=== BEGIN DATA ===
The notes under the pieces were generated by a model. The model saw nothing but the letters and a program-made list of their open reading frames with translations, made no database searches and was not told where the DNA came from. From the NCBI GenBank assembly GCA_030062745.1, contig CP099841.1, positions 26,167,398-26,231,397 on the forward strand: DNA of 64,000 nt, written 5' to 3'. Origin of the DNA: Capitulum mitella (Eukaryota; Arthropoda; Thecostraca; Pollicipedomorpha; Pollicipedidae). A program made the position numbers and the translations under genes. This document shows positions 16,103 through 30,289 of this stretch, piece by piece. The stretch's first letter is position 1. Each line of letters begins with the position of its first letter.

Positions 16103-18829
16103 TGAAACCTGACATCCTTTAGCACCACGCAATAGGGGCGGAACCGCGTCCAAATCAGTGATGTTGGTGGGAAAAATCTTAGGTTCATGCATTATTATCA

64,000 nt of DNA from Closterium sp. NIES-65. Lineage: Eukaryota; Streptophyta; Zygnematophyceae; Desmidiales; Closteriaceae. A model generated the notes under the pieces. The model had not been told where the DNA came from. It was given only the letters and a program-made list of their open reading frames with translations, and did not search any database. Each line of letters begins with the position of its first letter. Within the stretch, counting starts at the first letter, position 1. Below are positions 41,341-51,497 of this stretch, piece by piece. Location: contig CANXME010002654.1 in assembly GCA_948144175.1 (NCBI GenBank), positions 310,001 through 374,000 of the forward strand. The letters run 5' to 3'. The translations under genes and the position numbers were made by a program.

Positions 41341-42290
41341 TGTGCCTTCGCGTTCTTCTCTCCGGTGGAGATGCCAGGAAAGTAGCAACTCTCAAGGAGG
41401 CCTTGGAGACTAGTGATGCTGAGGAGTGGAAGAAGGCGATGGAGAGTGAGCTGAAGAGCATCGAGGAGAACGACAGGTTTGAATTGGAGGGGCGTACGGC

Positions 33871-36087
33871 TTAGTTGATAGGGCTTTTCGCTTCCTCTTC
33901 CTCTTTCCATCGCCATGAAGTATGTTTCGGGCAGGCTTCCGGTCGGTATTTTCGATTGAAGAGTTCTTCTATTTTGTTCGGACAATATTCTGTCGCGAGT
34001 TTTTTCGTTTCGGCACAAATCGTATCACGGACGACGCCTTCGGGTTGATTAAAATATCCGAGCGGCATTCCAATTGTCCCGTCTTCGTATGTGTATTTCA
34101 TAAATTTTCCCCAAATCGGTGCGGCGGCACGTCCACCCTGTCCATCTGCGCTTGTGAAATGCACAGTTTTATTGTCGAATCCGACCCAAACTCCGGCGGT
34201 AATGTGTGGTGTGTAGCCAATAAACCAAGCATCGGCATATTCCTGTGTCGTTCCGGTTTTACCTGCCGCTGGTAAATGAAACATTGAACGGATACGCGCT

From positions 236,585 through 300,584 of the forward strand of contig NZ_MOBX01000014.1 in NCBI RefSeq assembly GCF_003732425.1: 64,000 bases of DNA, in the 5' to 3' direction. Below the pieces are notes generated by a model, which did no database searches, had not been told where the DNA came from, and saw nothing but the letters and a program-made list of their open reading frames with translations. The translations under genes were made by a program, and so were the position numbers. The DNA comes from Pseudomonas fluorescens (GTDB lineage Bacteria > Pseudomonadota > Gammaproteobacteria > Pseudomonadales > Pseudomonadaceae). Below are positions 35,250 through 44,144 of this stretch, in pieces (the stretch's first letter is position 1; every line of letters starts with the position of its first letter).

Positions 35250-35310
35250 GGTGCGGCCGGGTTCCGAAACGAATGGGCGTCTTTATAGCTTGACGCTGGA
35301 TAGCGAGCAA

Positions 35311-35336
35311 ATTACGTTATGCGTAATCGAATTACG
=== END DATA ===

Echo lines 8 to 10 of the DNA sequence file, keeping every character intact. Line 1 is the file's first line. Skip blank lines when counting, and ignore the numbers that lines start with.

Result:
Positions 33871-36087
33871 TTAGTTGATAGGGCTTTTCGCTTCCTCTTC
33901 CTCTTTCCATCGCCATGAAGTATGTTTCGGGCAGGCTTCCGGTCGGTATTTTCGATTGAAGAGTTCTTCTATTTTGTTCGGACAATATTCTGTCGCGAGT